I don’t think that 528-yard record will be broken in Nashville Saturday; but if there isn’t any kind of record in that game, the home game against Utah St. in three weeks might be a good opportunity to update some records.

The defense – no matter what was going on – should not have allowed 14 points in a half and should not have needed a drop to avoid giving up 21, but it is important to note that at least six important defenders, including three starting linemen, did not play.  This obviously contributed to Northwestern St.’s ability to sustain drives.  The defense made good adjustments in the second half though, so it’s at least encouraging that they can respond well to the proper guidance.  The Demons only gained about 80 yards in the second half.

Burrow did throw a silly interception, but I think he just got a little too confident in the ability to complete a sideline throw regardless of coverage for a moment there.  I don’t think he would have tried the same throw against Alabama, for instance.  I can’t think of another bad decision all night though. 

LSU still needs to work on the run game, but Clyde Edwards-Helaire, Tyrion Davis-Price, and Lanard Fournette (not to mention the quarterbacks) did find some running lanes on key plays, especially after the passing game got to be more consistent. Burrow said after the game that he doesn’t want to run the ball at all; but we didn’t hire Mike Leach, and even he runs it sometimes.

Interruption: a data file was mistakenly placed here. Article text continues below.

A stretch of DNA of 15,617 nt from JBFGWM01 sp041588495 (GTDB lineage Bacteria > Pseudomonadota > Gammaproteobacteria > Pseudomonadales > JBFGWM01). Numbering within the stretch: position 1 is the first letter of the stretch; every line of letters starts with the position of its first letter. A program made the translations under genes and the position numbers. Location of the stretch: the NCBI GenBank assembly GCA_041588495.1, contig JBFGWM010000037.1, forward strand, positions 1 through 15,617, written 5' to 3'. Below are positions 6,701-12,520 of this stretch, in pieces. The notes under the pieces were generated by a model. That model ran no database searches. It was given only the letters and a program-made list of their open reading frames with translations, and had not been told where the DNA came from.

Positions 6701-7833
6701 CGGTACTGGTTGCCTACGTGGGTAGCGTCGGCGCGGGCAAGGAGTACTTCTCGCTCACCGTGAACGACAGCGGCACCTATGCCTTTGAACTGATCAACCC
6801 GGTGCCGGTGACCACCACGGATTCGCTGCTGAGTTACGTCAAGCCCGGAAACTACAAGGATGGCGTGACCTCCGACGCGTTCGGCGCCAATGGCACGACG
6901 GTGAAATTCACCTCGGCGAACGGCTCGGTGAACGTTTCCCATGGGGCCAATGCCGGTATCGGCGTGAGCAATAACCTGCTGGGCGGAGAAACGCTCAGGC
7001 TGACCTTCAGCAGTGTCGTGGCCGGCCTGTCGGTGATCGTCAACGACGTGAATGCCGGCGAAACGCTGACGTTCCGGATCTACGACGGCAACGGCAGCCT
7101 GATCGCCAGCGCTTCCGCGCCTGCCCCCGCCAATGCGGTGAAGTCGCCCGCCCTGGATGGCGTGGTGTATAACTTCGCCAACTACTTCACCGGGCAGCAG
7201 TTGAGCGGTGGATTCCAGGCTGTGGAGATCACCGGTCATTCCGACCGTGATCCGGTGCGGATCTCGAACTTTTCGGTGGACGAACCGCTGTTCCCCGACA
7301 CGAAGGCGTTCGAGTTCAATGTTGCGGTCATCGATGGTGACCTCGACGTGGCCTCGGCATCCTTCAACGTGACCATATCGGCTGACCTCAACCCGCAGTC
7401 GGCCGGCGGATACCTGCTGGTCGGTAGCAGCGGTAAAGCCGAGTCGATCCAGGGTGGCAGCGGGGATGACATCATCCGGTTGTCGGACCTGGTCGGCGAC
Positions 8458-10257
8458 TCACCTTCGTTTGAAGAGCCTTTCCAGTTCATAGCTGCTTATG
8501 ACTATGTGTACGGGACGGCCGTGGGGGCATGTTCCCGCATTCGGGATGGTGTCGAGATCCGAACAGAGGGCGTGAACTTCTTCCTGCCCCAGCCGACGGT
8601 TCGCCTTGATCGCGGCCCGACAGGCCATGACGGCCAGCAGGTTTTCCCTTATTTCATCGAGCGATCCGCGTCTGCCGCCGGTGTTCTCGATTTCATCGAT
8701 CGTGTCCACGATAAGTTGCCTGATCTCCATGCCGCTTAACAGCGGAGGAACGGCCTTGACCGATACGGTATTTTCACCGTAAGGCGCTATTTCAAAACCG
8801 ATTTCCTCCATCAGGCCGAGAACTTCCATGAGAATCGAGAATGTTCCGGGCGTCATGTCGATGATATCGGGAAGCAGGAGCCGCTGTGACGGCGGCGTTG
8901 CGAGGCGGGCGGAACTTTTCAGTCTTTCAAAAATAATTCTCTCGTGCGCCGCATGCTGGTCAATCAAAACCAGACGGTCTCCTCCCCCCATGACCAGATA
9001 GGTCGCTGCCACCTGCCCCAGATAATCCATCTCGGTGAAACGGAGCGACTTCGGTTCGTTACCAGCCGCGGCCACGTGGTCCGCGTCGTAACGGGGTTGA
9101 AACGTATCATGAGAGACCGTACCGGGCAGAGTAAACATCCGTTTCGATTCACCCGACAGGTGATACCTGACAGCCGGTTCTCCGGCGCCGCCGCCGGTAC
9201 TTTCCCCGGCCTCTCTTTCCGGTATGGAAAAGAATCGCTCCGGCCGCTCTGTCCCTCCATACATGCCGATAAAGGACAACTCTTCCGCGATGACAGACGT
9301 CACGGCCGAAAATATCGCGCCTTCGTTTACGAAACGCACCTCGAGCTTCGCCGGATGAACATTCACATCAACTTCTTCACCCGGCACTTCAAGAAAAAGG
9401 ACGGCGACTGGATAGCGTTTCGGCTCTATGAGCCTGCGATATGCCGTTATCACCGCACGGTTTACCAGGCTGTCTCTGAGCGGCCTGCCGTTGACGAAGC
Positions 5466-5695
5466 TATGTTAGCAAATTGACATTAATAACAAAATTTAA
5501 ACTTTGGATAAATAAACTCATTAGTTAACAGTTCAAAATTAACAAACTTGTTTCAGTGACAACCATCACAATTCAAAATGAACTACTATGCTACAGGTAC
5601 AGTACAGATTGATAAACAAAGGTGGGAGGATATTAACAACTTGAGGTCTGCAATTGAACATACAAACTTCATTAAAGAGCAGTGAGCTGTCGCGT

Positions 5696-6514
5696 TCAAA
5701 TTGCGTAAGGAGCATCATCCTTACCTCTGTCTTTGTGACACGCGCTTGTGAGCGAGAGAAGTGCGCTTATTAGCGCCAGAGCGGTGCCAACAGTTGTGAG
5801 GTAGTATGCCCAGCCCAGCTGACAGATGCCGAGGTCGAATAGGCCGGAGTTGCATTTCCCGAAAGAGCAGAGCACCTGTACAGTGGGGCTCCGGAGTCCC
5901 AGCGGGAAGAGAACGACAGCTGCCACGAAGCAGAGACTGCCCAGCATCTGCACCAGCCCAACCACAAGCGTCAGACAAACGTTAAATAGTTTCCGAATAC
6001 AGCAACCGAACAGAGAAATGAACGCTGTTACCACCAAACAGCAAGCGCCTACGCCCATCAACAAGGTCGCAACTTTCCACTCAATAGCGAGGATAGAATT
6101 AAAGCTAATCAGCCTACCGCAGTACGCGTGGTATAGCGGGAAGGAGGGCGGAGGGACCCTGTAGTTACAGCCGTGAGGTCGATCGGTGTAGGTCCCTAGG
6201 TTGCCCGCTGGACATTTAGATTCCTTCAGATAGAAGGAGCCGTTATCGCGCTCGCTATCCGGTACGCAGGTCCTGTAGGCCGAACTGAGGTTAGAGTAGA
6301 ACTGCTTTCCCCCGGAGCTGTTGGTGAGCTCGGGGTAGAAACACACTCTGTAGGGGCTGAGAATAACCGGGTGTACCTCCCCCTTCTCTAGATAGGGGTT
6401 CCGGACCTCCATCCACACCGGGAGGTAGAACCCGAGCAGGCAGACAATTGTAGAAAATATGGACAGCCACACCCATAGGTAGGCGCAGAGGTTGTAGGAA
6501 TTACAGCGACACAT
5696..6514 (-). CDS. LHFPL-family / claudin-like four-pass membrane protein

RIVALRY SERIES: LSU vs. VANDERBILT

I wasn’t going to write too much about the LSU-Vanderbilt series, but there were more close games than I realized even though LSU has dominated the series in the last 60+ years (winning 11 of 12).

This will be the second game in a row in the series to be held in Nashville.  The last time Vandy had consecutive home games in the series (1985 and 1990), they won the second contest, so this is very scary information. None of the historical problem areas stopped LSU from beating Texas though, so hopefully it will be the same here.

The good news is LSU leads the all-time series, 22-7-1, and leads in Nashville, 11-5.

See here for previous installments of my rivalry series. If you’re a Vanderbilt fan who stumbled across this blog, I did write about the Vanderbilt series with Ole Miss last year.

EARLY GAMES

Senator Huey Long, who was still the de facto governor, stands in front of the Vandy Express in 1934. Long would not live to see another football season.

Sorry for the older people reading, but I consider anything before 1988 an early game since it’s before I remember football. I only felt the need to elaborate slightly about one of the games that took place between 1957 and 1990 anyway.

The Commodores won at least 70% of their games, playing at least 7 games per season, between 1902 and 1912.  LSU had started playing football earlier, in 1893, but sometimes played three games or fewer in a year and often posted losing records or records at or around 50%.  With this in mind, it’s not surprising that Vandy won two games during this period by a combined score of 49 to 5.